Photographic Purist Nadine Levin’s Naked Eye
Cottonwood Church, Photography 28.5 x 19
One thinks first of Andrew Wyeth, on seeing Nadine Levin’s Giclee print on canvas “Cottonwood Church.” What grabs you is the deadpan American gothic plainness of this image of a weathered wooden colonial structure, standing along a desolate country road, beside a gnarled tree, its bare black limbs clawing like arthritic fingers at a bare white sky. It is a picture whose beauty lies in its utter starkness.
Just as memorable is Levin’s “Forgotten,” in which an old barn and a grain elevator stand side by side like two generations of sharecroppers on a flat, dusty plain that appears to define the term “scorched earth.” The unforgiving starkness of these pictures harks back to Walker Evens and other photographic purists. Indeed, Levin eschews all the special effects, chromatic razzle dazzle, visual manipulation of the digital revolution, and other forms of image manipulation. Relying on light filters, and light alone, she states, “I try to capture simple images from everyday life that we so often overlook and present them as art.”
In the West, the adventurous artist –– who has loved photography ever since childhood, but dedicated herself to it more wholeheartedly after surviving a life-threatening brain aneurism, often pursues images on horseback. She also employs infrared photography to call upon frequencies of light below the visible spectrum and imbue certain images with a rarefied phosphorescence.
“My inspiration is nature,” Levin says. “To be able to photograph nature in an altered form solely through the use of infrared light, allows me to be true to my love of traditional photography and yet present it in a more contemporary and thought provoking manner.”
One of the most lyrical examples of the infrared technique can be seen in “Twinkling,” a close-up of leaves sprinkled with buds that glow and sparkle like stars. Others are “Nice Curves,” in which a plant form exudes a sensuality akin to Robert Mapplethorpe, and “Aging Gracefully 2,” where the spreading limbs and delicate pink leaves of a magnificent old tree spread out, as though embracing the entire surrounding landscape.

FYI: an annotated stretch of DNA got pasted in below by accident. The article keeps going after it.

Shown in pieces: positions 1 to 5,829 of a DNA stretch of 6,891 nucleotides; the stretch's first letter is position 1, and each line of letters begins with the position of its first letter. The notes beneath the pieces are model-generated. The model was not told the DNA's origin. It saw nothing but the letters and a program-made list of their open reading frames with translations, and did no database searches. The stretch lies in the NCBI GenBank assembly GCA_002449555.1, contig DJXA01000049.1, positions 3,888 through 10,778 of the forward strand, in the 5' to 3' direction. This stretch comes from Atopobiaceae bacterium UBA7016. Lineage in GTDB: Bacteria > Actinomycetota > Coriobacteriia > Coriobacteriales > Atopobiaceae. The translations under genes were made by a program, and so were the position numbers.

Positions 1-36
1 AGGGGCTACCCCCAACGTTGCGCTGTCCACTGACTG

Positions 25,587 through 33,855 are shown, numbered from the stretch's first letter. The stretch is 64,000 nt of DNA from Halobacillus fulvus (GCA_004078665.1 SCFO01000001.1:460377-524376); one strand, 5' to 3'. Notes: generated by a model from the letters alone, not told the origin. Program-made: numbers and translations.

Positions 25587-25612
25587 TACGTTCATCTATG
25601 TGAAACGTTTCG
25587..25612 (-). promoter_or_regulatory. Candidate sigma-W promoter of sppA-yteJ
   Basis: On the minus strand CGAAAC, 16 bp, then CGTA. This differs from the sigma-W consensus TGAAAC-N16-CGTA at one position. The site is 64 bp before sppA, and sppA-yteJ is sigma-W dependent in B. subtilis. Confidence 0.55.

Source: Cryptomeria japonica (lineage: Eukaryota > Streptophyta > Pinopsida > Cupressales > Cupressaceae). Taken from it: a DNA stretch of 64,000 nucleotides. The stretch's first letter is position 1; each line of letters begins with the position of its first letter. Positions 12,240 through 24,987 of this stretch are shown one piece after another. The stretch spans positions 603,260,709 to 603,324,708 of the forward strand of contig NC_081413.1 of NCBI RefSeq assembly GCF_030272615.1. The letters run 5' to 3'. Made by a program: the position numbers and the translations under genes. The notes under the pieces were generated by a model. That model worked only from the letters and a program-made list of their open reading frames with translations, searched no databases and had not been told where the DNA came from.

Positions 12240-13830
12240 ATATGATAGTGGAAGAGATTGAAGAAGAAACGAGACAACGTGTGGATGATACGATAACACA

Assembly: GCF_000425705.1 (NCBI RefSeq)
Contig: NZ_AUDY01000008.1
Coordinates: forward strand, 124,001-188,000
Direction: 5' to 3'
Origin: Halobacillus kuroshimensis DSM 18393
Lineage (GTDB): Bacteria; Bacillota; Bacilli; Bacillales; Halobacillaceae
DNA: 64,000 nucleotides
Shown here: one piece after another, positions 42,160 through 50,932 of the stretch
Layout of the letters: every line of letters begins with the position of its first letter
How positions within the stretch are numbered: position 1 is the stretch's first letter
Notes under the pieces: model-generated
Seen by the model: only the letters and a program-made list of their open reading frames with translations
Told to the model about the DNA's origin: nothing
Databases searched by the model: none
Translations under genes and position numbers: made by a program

This rarefied radiance also enlivens “Clouds Over Paradise,” in which high-stacked cumulonimbi fill an enormous sky above a lone palm tree in the lower right hand corner of the composition. Its leafy limbs are in perfect visual harmony with the soft cloud shapes above. Yet another magnificent cloud formation of longer and flatter dimensions fans out over a row of trees along the higher horizon-line of another panoramic print that Levin calls “Movin’ Along.”
In contrast to her expansive vistas, capturing close-ups of plant life set against either dark or light contrasting backgrounds is another area of nature photography in which Levin excels, as seen in the compositions she has titled “Umbrella Plant 1,” “Outstretched Hands,” and “Reaching Out.” While the first envelopes the viewer in graceful leaves that fan out around a central stem, in the latter two pictures, the long, slender, light-toned fronds stretch out horizontally, as though trying to grasp the surrounding darkness.
“Every moment that passes is one that will never come again,” says Nadine Levin, who is a native of Washington D.C., now residing in Poolesville, Maryland. “Some of the images associated with those moments are worthy of preserving for all time.”
–– Thomas Rafferty
Nadine Levin, Agora Gallery, 530 West 25th Street, May 16 - June 5, 2014. Reception: Thursday, May 22, 6 - 8pm
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